My friend Cherrie was staying with me at the hospital. She is the definition of a good friend, the one who cancels her life and sleeps in a hard recliner in your room while you try to come to grips with having been surgically redesigned. This is a digression to my digression.
The menu of the day featured “honey-baked salmon.” I love salmon. Actually, I like most fish, but I particularly like salmon. How bad could it be, right?
Our dinners arrived. I don’t know what she had ordered, but it wasn’t the salmon. I picked up my knife and fork with every intention of cutting off a piece of fish. The salmon fought back. I worked a little harder. Maybe I was weak from surgery and drugs. Finally, I managed to separate a piece of salmon and after some effort, spear it with my fork. I put it in my mouth. It continued to fight, battling each attempt by my incisors to incise. It seemed to grow in my mouth. The more I chewed, the bigger the piece grew. Finally, I swallowed it.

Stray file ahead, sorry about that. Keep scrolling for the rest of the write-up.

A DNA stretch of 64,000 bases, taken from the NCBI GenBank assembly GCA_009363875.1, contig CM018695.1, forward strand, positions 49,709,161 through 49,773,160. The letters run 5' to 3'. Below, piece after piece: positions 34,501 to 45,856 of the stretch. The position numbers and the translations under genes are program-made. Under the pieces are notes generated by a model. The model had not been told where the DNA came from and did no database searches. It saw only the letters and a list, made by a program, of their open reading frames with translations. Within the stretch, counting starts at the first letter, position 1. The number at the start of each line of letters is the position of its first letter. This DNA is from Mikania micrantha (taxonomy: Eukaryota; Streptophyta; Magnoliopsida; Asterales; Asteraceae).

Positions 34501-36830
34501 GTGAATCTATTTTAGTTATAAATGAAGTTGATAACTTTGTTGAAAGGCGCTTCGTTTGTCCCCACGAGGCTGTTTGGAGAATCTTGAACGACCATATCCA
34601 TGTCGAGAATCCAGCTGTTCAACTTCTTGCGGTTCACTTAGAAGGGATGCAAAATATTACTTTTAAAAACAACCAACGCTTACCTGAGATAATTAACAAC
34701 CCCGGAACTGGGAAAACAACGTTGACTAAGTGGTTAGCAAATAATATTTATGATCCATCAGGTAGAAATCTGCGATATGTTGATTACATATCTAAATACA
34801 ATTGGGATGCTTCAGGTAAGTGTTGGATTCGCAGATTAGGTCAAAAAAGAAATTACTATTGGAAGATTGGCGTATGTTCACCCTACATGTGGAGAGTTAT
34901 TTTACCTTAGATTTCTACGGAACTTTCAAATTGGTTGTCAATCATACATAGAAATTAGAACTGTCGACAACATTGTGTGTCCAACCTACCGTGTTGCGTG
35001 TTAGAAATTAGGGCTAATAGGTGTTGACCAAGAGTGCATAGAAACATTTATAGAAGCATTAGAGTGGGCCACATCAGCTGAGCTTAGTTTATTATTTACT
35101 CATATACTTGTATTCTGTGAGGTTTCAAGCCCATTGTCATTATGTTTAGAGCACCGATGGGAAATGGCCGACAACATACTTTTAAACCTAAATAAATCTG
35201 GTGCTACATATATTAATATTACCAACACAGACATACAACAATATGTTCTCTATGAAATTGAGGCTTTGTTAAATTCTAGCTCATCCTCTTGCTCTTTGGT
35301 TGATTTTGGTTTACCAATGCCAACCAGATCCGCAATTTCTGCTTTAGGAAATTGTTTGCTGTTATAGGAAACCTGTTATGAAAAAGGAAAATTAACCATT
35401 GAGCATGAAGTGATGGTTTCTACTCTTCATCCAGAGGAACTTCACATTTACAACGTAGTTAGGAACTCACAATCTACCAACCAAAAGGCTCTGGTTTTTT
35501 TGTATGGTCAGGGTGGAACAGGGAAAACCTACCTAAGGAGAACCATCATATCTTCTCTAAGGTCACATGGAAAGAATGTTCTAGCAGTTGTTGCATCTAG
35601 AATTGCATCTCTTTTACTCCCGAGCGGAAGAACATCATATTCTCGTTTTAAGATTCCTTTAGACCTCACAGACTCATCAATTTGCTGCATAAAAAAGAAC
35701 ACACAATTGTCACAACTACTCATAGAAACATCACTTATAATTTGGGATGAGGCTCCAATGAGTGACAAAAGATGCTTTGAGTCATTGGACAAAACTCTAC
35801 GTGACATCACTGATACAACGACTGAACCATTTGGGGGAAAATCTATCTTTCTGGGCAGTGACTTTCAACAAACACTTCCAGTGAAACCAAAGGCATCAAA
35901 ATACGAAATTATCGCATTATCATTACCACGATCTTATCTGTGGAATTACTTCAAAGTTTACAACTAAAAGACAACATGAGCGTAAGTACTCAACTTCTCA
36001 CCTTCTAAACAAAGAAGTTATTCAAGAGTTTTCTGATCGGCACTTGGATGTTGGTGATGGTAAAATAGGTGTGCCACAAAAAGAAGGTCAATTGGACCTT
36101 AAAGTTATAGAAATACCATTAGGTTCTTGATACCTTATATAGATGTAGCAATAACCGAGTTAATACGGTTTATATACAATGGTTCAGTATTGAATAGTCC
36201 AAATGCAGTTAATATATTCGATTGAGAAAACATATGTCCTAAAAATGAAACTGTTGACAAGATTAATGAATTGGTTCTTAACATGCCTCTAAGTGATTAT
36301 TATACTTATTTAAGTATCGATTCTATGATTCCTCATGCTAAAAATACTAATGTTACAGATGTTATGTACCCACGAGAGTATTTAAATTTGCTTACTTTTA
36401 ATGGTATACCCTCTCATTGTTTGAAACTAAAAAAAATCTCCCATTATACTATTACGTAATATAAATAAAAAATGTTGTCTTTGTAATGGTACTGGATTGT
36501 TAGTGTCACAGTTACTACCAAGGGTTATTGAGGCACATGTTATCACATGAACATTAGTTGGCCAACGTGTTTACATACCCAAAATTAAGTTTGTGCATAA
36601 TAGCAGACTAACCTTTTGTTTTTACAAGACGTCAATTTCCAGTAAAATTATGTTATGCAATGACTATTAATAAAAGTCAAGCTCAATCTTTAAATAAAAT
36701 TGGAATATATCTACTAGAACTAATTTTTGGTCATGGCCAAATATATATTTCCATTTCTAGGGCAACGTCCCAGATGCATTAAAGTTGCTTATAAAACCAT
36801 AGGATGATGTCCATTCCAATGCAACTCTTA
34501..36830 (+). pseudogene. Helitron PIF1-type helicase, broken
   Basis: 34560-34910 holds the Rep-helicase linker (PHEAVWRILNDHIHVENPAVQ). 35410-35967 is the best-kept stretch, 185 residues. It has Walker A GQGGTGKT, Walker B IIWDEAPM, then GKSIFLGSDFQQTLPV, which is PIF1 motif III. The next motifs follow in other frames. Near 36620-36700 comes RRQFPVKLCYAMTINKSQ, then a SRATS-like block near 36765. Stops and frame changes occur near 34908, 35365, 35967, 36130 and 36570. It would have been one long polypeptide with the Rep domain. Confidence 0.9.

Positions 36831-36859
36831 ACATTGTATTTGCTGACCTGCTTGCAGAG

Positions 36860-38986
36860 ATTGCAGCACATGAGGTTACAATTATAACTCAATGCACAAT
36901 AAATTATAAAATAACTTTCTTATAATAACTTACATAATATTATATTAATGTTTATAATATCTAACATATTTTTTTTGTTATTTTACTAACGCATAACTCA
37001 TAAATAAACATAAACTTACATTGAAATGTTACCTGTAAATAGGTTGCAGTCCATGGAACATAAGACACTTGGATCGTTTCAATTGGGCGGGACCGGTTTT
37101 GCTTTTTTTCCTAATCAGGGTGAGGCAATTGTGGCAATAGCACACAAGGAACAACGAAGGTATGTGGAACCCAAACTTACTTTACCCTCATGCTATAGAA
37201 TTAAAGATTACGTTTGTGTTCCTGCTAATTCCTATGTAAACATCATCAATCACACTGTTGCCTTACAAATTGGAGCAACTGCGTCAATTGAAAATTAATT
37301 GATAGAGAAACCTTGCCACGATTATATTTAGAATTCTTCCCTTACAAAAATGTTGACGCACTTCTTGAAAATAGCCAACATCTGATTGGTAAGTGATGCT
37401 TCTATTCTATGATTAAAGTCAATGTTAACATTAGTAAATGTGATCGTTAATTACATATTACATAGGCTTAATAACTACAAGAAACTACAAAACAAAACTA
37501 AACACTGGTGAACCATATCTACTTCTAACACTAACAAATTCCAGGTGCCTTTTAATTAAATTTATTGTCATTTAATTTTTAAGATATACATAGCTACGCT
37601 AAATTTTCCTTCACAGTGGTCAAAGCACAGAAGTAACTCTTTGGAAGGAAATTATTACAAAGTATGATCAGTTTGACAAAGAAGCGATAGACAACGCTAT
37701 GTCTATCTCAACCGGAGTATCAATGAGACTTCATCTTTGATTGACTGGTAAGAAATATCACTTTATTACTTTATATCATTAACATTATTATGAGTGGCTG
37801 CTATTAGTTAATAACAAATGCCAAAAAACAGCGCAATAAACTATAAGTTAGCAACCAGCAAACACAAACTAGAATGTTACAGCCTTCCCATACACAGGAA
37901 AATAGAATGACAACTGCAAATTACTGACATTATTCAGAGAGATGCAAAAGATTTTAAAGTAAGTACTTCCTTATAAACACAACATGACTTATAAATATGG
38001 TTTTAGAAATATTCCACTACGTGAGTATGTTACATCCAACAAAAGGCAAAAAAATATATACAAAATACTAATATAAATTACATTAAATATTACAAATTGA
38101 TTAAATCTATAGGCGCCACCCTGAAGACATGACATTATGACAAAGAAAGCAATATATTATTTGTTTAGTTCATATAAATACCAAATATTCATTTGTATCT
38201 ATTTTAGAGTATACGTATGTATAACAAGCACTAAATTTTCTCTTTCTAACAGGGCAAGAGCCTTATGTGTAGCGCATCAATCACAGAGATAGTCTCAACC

“Cherrie,” I said, ” I can’t eat this.”
“It can’t be that bad,” she said.
“Oh yes it can,” I assured her.
She took a piece, put it in her mouth, attempted some chewing, and spit it out. “What did they do to this? Is this edible? Is this fish? Is this food?” We started to laugh and could not stop. The more we laughed, the funnier it was. The only problem was I was at the post-operative stage when laughing hurts. I was full of tubes, drains and stitches. Nonetheless, laughter felt good. Pain and all.
I could not answer her question. It looked like salmon. Right color and shape, but its appearance was a trick of the light, perhaps done with mirrors. It was really a building material, perhaps a salmon-shaped roofing tile. We stared at it for a while, then shared Cherrie’s dinner. Conclusion: Do not order fish in a hospital. Bring your own food or consider fasting.
End of digression: We now return to our show, already in progress